The Main Stream

Jun 20, 2012 8:11 PM

BP union reacts to executive privilege

TUCSON - Attorney General Eric Holder was cited in contempt Wednesday for not complying with House requests for information in the Department of Justice's Operation Fast and Furious.
Early Wednesday, President Obama asserted executive privilege to withhold the documents being sought by a House committee.

The documents being sought are related to Operation Fast and Furious, a program in which the Bureau of Alcohol, Tobacco, Firearms and Explosives allowed weapons to be purchased in the US and then traced to Mexico. One of those weapons was then used by drug smugglers to kill Brian Terry, a Border Patrol agent stationed in the Tucson Sector.

Tucson attorney Michael Piccarreta said the president was within his right of executive office, "the purpose of the privilege is to have people be able to freely discuss thoughts without having to worry about how it will look in the news the next day." According to Piccarreta, now that Mr. Obama has deemed the documents privileged, legally, they do not have to be produced.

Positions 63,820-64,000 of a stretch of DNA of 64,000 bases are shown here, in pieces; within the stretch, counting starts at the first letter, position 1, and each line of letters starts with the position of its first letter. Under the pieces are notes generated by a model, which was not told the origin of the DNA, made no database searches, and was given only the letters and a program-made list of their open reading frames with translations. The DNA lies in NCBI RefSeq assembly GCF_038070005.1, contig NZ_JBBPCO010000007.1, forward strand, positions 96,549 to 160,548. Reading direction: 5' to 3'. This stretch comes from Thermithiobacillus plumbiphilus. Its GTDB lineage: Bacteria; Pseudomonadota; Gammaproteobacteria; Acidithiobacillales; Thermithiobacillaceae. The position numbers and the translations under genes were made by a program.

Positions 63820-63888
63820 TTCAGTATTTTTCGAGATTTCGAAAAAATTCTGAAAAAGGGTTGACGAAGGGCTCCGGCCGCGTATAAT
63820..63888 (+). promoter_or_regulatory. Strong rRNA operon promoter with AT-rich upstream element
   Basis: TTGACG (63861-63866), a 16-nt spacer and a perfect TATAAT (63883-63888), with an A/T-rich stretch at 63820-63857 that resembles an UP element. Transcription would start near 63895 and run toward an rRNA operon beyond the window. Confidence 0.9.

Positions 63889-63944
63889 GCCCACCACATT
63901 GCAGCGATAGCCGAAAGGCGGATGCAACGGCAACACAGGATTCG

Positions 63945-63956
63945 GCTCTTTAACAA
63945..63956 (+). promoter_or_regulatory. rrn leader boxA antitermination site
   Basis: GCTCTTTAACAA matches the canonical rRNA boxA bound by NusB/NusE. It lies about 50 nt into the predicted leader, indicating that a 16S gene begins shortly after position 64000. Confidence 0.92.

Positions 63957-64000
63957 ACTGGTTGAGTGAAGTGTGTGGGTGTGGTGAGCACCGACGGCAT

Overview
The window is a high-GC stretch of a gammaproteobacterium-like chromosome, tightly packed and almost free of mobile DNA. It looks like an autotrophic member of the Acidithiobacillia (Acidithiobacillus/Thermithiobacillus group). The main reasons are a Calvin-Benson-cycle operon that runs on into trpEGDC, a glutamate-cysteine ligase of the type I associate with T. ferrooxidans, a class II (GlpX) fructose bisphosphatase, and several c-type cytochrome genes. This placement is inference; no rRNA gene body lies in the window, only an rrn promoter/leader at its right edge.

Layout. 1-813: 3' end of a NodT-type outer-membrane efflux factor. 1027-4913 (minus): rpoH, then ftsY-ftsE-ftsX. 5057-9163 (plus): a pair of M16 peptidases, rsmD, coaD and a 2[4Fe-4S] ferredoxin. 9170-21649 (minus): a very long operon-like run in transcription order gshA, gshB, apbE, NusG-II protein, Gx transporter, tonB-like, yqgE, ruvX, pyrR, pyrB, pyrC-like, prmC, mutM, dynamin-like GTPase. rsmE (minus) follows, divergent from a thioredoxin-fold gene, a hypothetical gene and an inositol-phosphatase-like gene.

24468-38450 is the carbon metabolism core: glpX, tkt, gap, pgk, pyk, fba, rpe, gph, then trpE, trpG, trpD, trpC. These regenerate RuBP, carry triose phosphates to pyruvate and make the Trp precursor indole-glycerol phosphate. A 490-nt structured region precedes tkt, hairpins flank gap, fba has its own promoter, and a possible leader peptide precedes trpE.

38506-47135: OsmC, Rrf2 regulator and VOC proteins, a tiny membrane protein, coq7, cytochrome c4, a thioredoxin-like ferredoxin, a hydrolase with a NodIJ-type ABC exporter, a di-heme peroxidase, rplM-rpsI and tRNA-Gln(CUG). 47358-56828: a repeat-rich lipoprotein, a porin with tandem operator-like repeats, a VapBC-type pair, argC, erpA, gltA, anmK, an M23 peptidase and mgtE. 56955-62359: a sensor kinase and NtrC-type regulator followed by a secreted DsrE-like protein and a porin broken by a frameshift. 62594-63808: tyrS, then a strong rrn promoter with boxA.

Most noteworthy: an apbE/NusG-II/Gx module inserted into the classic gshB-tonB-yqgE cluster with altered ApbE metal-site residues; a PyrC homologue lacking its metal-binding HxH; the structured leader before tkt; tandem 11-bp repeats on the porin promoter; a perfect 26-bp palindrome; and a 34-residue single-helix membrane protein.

But for Brandon Judd who represents agents in Local 2544, the National Border Patrol Council questions have to be answered and someone has to be held accountable, "we had a very good agent that was murdered. He was murdered in part because the ATF were cavalier in what they were doing."

Agent Terry was killed north of Nogales in a shootout with smugglers on December 2010. "One of those guns was found at the site of Agent Terry's death. They (Department of Justice) absolutely have blood on their hands," Judd said.

The family of Agent Terry issued a statement saying in part, "Our son lost his life protecting this nation, and it is very disappointing that we are now faced with an administration that seems more concerned with protecting themselves rather than revealing the truth behind Operation Fast and Furious."


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